I gave up all grains, juice, most fruits, all starchy veggies. As of today my weight is down 34 pounds and my Bayer Self-check A1C says 5.6 (last month at doctor’s it was 6.1.) My fasting glucose is under 100 every day – I want it under 90! I test all the time and I worry about hypoglycemia because I feel shaky a lot of the time. My hypothyroidism seems to have reversed itself and I was afraid I was going HYPER now so I stopped all meds including Metformin. I feel a bit better but not great. My heart seems to flutter and I break out in to a hot sweat for no reason. I am seeing a new Endo next week, hopeful for some help there.

    I guess the point is if a new doctor tested me today, they would not find me diabetic, even though I know if I go back to eating ‘normally’ I will be.

  9. Judy

    I’m glad to see you reference Dr. Bernstein. I was told when given my diagnosis of T2 that it was okay to eat sugar. It took me a couple of years struggling before I found a person who recommended Dr. Bernstein’s book and it was the first time I actually figured out what T2 was and why my body reacted the way it did. I was on glyburide when I finally found you and your book, and indeed, my blood sugar plummeted when I dropped wheat! Off the glyburide now and just on metformin. Good advice and warning on this!

  10. lynette

    I was always horrified at the diabetic/renal diet offered by my husband’s hospital. Always, always loaded with potatoes, bread, fruit, and the like. His normal blood sugar would soar to 300-400 after eating that mess. It just doesn’t seem to be something they’re able to do, incorporate this concept of wheat-free low carbohydrate eating for diabetics. And along with the high carb garbage comes low protein and fat, because … heart disease. It’s really hopeless, and though I try to keep my tinfoil hat on the closet shelf, it’s not hard to get a little paranoid about the relationship between the ADA and the drug companies.

  11. As an RN for over 25 years I had my share of instructing diabetics on the 1800 calorie ADAD. Patients blood sugars were almost always hard to control with often high BS peaks. Their MDs & my self, being a case manager, always were quick to judge & label the patient as “non-compliant”. It had to be their fault because the ADA was like their physcian “always right”. After discovering how wrong we were all these years I apologize for all the wrong info I gave patients while following doctors orders & the ADA propaganda.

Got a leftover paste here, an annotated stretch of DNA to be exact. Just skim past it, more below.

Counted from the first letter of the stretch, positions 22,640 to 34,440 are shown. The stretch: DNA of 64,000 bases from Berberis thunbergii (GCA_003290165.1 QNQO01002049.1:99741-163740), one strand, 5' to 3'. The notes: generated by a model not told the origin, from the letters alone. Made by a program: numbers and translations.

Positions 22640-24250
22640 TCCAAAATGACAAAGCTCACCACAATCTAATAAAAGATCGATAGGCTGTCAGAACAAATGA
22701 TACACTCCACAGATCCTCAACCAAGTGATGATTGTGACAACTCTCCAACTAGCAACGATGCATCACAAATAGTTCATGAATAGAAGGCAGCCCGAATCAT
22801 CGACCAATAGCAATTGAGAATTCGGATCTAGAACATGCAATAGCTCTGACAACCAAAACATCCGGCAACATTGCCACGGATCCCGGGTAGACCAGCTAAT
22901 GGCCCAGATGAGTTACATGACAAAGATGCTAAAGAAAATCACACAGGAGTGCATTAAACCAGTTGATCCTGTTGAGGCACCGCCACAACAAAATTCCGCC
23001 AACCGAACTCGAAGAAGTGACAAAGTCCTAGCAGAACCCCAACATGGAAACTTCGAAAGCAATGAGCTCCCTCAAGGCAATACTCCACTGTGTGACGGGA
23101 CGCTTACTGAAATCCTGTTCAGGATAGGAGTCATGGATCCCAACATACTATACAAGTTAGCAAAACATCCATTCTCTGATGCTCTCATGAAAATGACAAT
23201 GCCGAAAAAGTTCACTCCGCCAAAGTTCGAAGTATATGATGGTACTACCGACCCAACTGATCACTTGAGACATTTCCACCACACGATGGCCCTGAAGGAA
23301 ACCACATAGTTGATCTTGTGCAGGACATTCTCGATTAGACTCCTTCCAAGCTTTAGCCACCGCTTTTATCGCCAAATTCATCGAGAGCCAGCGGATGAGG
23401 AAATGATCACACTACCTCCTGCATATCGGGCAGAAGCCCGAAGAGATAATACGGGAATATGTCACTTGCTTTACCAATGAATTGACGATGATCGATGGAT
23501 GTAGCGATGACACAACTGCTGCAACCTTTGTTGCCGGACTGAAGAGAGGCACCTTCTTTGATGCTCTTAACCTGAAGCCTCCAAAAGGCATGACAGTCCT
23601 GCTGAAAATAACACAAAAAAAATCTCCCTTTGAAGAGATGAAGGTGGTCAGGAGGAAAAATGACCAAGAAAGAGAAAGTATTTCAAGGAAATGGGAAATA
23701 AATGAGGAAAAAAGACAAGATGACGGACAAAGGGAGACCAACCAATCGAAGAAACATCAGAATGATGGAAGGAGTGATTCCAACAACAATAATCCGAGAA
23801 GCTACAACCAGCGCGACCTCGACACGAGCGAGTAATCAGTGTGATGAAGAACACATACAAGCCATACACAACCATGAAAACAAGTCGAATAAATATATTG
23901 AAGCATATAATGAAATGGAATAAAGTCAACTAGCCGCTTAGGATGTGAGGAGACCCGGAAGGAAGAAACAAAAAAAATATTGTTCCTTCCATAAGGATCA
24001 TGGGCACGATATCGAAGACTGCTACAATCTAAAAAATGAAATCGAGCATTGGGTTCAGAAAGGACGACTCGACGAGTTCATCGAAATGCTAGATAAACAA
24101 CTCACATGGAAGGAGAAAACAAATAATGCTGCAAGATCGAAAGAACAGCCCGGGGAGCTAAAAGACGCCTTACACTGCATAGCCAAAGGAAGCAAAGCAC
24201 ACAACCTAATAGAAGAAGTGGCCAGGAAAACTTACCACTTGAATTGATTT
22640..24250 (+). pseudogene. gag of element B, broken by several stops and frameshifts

12. Thanks so much for this timely post. My mom and I were just talking about her very low fasting blood sugars. I’ve suggested she lower her evening insulin and keep testing her blood sugars to see the results.

  13. missymonypenny

    Dr. Davis,
    Thank you so much for this new post. It explains alot. I will say that even though I’m not fond of my husbands Dr, he has never said its a life long disease. He does feel that his patients can get rid of it but its beyond me how he thinks it can happen with the SAD recommended by his clinic. He stills gives us flack when we share my husbands food choices. He thinks he will develop heart disease along his journey to get rid of T2D. I hope that my hubby can stand fast on his choices & prove him wrong, so far hes doing well & another pair of shorts fell off him today! I will post labs next week. My only fear is that even though I cook his all of his meals & snacks WB style he would still cheat often. I hope his labs are better than the last time. Question, I notice alot of ppl have gotten off their insulin but still take a oral med. Is this always the case? I thought if you lose the weight & get to a god A1C level you can drop all the meds.